from rediff.com :
Speaking ahead of her departure to Athens to compete for the first time under the flag of her adopted home Slovenia, the 44-year-old said she was hoping to cause the world's top sprinters some problems.
"I'm not going there because it's the seventh," Ottey told Reuters in an interview on Thursday. "I think I'll be happy if I go there and do well. I try to remain focused on what I would like to achieve.
"I'd like to get my times improved, and to see how far I can go. Hopefully, I can be pushing the favourites to their limits."
Since winning a bronze medal in the 200 on her Olympic debut in Moscow 24 years ago, Ottey has accumulated a haul of eight medals, three silvers and four further bronzes. The gold, though, still eludes her.
Ottey will be running in both sprint events in Athens and is optimistic of doing well after an injury-free year in which she has set best times of 11.09 seconds for the 100 and 23.06 seconds for the 200.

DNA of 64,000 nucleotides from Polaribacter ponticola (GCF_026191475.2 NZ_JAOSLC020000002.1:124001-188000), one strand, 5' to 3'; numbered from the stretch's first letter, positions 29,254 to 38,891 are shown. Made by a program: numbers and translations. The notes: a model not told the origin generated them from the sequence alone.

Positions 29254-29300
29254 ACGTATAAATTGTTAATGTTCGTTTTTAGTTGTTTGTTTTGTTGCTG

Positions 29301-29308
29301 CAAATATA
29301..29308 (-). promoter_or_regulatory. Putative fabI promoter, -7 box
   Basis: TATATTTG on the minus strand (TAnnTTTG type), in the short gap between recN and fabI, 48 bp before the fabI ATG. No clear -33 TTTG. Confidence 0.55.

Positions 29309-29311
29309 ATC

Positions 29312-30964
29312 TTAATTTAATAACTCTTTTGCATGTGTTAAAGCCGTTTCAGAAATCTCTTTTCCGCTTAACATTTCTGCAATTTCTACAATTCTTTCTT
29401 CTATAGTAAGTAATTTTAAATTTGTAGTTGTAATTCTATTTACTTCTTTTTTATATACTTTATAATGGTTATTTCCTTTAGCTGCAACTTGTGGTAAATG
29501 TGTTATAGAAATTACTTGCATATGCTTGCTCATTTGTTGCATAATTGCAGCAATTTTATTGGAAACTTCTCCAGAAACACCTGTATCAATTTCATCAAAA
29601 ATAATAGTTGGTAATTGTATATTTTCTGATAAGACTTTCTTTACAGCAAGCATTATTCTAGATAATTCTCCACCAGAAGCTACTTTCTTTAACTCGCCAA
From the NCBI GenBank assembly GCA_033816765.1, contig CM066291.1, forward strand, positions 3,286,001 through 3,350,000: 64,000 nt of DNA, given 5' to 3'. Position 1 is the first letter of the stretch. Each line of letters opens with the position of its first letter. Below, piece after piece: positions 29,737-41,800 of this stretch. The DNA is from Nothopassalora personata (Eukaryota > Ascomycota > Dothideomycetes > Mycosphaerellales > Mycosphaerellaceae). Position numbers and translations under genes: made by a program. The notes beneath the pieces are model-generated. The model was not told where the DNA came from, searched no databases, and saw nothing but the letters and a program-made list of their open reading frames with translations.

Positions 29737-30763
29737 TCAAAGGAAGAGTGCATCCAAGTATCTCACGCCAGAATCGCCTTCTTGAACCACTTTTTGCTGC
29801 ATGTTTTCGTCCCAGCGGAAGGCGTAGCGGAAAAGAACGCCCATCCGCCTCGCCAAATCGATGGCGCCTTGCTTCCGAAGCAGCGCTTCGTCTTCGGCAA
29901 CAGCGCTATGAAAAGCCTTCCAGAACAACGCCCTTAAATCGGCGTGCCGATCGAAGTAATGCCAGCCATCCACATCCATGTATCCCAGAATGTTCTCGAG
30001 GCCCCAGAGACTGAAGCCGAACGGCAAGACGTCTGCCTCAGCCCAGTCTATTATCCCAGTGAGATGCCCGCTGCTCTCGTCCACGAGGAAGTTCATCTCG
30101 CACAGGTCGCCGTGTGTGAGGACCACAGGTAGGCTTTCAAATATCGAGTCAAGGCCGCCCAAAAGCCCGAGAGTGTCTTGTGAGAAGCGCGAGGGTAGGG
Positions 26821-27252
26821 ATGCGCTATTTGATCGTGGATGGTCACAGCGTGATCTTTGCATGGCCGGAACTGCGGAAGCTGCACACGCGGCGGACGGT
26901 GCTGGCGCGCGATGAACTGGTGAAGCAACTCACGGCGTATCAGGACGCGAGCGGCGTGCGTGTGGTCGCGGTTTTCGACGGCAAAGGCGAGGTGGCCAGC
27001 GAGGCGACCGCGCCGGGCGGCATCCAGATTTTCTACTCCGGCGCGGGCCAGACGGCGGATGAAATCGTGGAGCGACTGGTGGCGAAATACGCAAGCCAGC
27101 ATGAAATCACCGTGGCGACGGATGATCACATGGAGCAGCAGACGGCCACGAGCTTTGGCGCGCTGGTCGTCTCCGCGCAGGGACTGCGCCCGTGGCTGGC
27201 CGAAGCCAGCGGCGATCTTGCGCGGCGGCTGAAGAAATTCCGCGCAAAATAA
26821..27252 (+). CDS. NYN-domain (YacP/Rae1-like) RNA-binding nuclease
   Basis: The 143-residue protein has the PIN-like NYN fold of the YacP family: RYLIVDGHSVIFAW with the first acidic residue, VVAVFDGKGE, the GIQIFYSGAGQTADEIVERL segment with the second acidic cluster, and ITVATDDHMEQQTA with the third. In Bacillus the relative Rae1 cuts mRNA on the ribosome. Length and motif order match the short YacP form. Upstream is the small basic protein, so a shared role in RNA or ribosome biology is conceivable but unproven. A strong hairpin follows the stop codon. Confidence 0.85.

|Qualification: First 3 in each heat (Q) and the next 4 fastest (q) advance to the 2|
category:females in 2004 Olympics
p.s. more on Ottey and the myth of age from smh.com.au :
Not the retiring type
Any athlete like Patrick Johnson who gets to the watershed age of 30 can look for inspiration to the Jamaican-born sprinter Merlene Ottey. She turns 43 tomorrow but is still talking about competing at next year's Olympics.
Ottey is one of a number of big-name sports people who in recent years have remained at the top of their sports long after they were supposed to have shuffled off into retirement